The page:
The separation of control from ownership in publicly listed companies requires effective corporate governance. As investors have limited visibility, it gives rise to the “agency problem”, where managers, as agents, may not run the company in the best interests of the shareholders.
In theory, the board of directors are supposed to protect the investors since the management has considerable discretion in running the firm. The board ensures that management does not steal the funds through private planes and plush carpets as well as direct the funds to suboptimal projects from the investors’ perspective.
In USA, with their dispersed shareholding pattern, there is usually no controlling shareholder (the new tech companies like Amazon or Facebook are exceptions). The shareholders are often represented by large mutual fund managers who are supposed to vote on their behalf. The role of the board, with considerable legal liabilities, is to ensure that the investors rights are protected and the managers are maximizing shareholder value. The corporate governance challenge in the USA is that the large mutual funds are not activist enough, and CEOs, over their tenure, can be pretty savvy in obtaining considerable “control” over their boards.
The corporate governance challenge in India is different because ownership, as in other emerging markets, is concentrated. More than 75% of the large Indian listed companies are controlled by family businesses. The “promoter” owns a substantial proportion of the shares and is intimately involved in the management. Either, directly as CEO or as Chairman of the board of directors. Even, when there is a professional CEO, as Chairman, promoters have enough visibility of the operations to make the agency problem of management diverting funds from shareholders a minor concern.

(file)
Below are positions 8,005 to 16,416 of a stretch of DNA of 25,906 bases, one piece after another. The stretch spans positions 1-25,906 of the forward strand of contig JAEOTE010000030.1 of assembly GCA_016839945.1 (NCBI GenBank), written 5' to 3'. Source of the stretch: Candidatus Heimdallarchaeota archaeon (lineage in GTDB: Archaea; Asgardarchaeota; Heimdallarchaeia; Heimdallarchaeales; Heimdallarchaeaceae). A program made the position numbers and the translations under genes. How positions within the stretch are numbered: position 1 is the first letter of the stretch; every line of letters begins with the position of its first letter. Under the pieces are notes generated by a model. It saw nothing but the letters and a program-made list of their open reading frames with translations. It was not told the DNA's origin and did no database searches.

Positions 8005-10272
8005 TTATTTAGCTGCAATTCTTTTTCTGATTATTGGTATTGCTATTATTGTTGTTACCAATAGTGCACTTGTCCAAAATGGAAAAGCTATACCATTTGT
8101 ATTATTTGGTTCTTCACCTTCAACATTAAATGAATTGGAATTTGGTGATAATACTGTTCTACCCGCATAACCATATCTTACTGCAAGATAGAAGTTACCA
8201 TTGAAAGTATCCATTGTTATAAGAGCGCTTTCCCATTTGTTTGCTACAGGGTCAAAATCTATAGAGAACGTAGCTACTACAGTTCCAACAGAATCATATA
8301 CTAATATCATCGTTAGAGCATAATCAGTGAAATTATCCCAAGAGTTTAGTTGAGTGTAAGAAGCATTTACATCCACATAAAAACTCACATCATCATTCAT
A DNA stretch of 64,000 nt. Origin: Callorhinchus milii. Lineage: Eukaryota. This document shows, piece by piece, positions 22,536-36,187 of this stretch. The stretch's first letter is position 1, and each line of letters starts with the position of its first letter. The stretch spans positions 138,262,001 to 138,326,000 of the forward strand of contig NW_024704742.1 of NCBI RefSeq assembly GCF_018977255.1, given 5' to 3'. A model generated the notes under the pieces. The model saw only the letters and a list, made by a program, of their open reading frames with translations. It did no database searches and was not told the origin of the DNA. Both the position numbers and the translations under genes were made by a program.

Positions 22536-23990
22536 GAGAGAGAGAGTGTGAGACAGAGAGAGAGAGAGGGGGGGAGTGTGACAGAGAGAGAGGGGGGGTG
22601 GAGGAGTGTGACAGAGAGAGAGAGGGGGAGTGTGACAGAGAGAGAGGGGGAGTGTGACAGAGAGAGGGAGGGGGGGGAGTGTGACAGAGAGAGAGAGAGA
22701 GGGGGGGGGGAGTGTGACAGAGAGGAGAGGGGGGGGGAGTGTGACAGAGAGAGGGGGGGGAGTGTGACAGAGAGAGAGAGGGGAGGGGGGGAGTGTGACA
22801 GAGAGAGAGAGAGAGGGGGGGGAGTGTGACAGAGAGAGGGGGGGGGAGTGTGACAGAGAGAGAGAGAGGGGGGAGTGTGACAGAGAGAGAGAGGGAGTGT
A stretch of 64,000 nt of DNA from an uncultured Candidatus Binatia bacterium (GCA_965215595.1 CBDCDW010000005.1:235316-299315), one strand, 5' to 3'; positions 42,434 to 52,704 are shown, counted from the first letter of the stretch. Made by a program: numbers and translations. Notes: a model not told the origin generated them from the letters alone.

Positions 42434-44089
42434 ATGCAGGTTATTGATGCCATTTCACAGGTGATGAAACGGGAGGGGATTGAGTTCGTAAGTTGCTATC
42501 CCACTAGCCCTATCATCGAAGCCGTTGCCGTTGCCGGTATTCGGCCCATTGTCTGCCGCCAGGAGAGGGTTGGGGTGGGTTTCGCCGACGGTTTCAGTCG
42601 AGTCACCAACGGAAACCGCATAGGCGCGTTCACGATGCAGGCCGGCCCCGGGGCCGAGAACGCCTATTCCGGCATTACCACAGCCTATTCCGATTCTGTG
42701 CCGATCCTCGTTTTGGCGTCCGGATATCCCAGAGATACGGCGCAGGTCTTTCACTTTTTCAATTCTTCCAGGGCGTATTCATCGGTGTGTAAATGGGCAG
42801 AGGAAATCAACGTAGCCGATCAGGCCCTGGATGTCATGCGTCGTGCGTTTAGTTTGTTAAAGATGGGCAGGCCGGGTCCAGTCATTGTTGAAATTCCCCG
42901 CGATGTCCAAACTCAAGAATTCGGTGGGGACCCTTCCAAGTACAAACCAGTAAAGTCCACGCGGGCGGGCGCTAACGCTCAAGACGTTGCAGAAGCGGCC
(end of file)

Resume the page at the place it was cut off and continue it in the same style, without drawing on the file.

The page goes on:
Instead, the corporate governance problem in promoter led companies is protecting the rights of the minority shareholders. With their control over the companies, promoters can divert funds to themselves via various schemes such as tunnelling and/or pursue personal pet projects that cannot be justified from a maximizing shareholder value perspective.
Unlike in the USA, and even in the USA courts are hesitant to get involved except in the most egregious cases, the ability for a shareholder to get protection via courts is limited. Only recently, have class action suits been available to Indian shareholders. Consequently, to date, there is no precedent on this.
Another check on poorly run companies in USA is the possibility of a hostile takeover. However, hostile takeovers are realistically not possible in India. This leaves the independent directors, theoretically not connected to promoters or executives, as the protectors of minority shareholders. Apart from their directors’ remuneration, independent directors in India must not have any pecuniary relationship with the company, its promoters, or associated companies.
Are Independant Directors Independant?
People are not always clear as to the role of the board of directors. The most important role is monitoring for the agency problem, which in India, is protecting the minority shareholders from being ripped off by promoters. In practice, boards must also ensure compliance with laws, approve the strategic direction (rather than make strategy), as well as select and motivate the CEO.